If Russia becomes the next great venture capital destination, some of the thanks should go to Pitch Johnson. Back in 1990, the VC pioneer gave a talk about entrepreneurship to the Leningrad City Council. Sitting in the audience that day was City Councilman Vladimir Putin. Yes, that Vladimir Putin.
Now Russia’s president, Putin has been instrumental in turning around his country’s economy and he wants to rev it up even more by fostering venture capital and entrepreneurship. As part of that effort, the Russian government recently launched a fund-of-funds to stimulate the growth of technology companies.
Thanks to Putin, “The Russia of the future is orderly, and a place where you can do business without worrying too much about crooks and gangsters,” says Johnson, founding partner of venture firm Asset Management Company. Putin’s law-and-order approach to government has helped businesses tap into Russian technologists who are more entrepreneurial than their Western European counterparts. “People keep talking about China and India, but Russia is on the verge of a great time,” Johnson says.
To tap into the good time, Johnson is developing an offering memorandum for a tech venture fund targeting Russian startups. The target size of his Russian Technology Fund II is undisclosed, but the effort comes 11 years after he launched his first $10 million Russian fund in 1995, with Harry Fitzgibbons, the managing director of Top Technology Ventures in London. The fund did well, Johnson says, until the Russian financial crisis of 1998. It made a handful of investments after the correction that are recording revenue of $10 million, enough to make the fund worthwhile, he says.
Johnson’s portfolio isn’t the only thing looking up since 1998. The Russian economy is in the midst of resurgence, averaging 6.4% GDP growth over the last eight years. The Russian Trading System, that country’s version of the NYSE, is up 330% over the past three years.
The Russia of the future is orderly and a place where you can do business without worrying too much about crooks and gangsters.”
Pitch Johnson, Founding Partner, Asset Management Company
More money all around
It’s not just oil oligarchs who are making money. Personal incomes have increased more than 12% each year since 2000, according to the “CIA World Factbook.” This has led to an increase in the country’s middle class, which has more power to consume and more freedom to take entrepreneurial risks. Over the next four years, computer penetration is expected to grow to 43% from 10% today and Internet penetration will go to 45% from 15% today, according to estimates from Russia’s communications ministry. The ministry also expects the IT and communications portion of the country’s GDP to double to 10% in the next four years.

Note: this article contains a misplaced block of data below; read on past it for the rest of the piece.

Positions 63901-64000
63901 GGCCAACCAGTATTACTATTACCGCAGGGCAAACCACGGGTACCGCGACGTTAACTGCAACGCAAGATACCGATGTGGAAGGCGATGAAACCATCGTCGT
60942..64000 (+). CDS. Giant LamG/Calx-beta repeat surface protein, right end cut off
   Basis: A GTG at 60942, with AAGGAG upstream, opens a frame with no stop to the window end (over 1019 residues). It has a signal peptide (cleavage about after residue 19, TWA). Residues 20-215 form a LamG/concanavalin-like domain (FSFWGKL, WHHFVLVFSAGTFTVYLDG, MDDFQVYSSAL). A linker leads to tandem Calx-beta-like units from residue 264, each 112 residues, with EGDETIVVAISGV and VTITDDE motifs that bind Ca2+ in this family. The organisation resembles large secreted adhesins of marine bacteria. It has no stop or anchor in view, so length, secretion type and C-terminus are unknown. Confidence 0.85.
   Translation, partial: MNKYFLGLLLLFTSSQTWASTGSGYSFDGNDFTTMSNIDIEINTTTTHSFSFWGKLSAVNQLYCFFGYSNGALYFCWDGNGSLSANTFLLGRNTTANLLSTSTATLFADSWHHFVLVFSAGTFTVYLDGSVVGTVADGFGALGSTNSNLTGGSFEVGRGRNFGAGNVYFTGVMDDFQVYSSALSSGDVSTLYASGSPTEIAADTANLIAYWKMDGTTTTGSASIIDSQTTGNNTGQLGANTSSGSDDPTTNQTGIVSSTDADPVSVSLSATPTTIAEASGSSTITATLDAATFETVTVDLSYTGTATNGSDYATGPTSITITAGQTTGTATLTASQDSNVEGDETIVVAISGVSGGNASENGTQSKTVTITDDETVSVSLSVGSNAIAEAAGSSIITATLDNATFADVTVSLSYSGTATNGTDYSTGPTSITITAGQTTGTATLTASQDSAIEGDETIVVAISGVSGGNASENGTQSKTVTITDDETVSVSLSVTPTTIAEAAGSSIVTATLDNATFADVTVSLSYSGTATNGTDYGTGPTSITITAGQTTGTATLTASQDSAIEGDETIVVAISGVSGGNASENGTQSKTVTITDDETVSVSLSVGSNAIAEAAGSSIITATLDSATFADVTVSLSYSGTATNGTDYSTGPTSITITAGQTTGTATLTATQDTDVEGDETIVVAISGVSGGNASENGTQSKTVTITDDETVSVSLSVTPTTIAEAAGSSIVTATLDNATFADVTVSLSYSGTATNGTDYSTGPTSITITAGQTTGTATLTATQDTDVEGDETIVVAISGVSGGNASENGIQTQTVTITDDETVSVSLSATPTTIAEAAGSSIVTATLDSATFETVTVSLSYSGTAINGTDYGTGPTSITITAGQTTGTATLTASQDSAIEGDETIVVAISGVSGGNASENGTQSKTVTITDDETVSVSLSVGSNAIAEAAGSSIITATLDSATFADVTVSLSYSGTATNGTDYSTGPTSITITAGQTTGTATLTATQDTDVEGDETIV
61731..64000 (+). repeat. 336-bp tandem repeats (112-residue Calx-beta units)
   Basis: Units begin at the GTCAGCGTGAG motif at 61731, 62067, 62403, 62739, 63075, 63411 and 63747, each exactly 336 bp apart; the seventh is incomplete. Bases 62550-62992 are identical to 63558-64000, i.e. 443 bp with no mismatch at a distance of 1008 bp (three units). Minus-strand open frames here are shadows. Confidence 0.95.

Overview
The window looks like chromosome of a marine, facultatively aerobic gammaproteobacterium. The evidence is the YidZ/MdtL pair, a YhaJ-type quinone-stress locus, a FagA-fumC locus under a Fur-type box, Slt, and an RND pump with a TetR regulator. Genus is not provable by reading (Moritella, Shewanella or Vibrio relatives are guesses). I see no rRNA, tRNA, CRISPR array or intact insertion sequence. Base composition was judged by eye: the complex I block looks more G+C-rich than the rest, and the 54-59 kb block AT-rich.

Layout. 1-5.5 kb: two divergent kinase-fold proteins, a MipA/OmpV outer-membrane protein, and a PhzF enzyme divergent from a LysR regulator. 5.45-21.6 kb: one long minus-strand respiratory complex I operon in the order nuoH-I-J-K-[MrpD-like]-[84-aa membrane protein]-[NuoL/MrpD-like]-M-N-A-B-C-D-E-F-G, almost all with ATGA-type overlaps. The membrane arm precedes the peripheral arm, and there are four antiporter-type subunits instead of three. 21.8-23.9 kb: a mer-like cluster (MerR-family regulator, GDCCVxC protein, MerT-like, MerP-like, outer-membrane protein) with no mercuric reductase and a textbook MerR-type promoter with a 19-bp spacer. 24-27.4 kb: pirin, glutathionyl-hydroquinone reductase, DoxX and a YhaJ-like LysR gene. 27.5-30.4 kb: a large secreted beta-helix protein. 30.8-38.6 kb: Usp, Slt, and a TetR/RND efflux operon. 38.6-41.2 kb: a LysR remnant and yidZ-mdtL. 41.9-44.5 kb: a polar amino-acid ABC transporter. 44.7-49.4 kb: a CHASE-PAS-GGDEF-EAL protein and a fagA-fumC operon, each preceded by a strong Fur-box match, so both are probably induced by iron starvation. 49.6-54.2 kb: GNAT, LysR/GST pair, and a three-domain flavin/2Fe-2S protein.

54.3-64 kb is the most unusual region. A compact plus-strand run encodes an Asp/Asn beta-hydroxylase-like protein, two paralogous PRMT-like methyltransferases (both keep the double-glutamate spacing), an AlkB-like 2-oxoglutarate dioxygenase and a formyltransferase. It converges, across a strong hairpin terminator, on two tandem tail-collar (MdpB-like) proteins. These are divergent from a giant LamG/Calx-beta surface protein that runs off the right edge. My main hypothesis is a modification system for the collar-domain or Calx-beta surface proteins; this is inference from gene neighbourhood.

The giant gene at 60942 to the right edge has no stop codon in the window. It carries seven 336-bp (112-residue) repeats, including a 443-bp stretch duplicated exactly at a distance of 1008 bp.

Russia’s Communications Minister Leon Reiman announced earlier this summer that the government had launched a $500 million fund-of-funds to stimulate growth among technology companies in the region. The fund could expand to $1 billion, depending on the interest of outside investors. The Russian government may own up to just less than half of the fund, and will only claim its principal and 3% of any carry from the fund’s upside—very much like a venture debt firm—according to people familiar with the fund.
That’s good news for U.S. investors such as Colin Breeze, the founder of Breeze Ventures Management, an emerging fund manager based in Palo Alto, Calif. Breeze says he has been working with the Russian government over the past year to help it tailor an offering for potential investing partners. “This is the clearest effort to date from the government saying that Russia’s future isn’t just petrochemicals,” he says. “It’s defining Russia’s future in technology, communications and services.”
It’s a future that will be fed on foreign investment. The first generation of Russian technology startups didn’t look for outside capital. Companies such as Moscow-based antivirus software maker Kaspersky Lab, founded in 1997, bootstrapped its way into global competition. The company now competes with Symantec and McAfee and often gets its antivirus updates out faster than larger U.S. companies.
The general viewpoint is that they’re stepping away from democracy and toward an authoritarian regime, and that corruption is something you really have to worry about.”
Rob Kuhling, General Partner, Onset Ventures
Wanted: foreign capital
Today it’s much more difficult to bootstrap a Russian company. Prices for everything are rising in Russia, from real estate to engineering talent. “You can’t start with $20,000 anymore; you need at least $200,000,” says Jonathan Solomon, who started a warehousing and logistics business in Russia in 1994 and successfully sold his share to a private equity consortium.
The need for startup capital has created an opportunity for U.S. investors such as Breeze, who formerly worked for tech law firm Wilson Sonsini Goodrich & Rosati. He is raising a fund of funds called the Russia Strategy Fund. The fund might work closely with such venture firms as Russia Partners, Quadriga, Mint and DFJ Nexus, the Russian affiliate of Draper Fisher Jurvetson, Breeze says.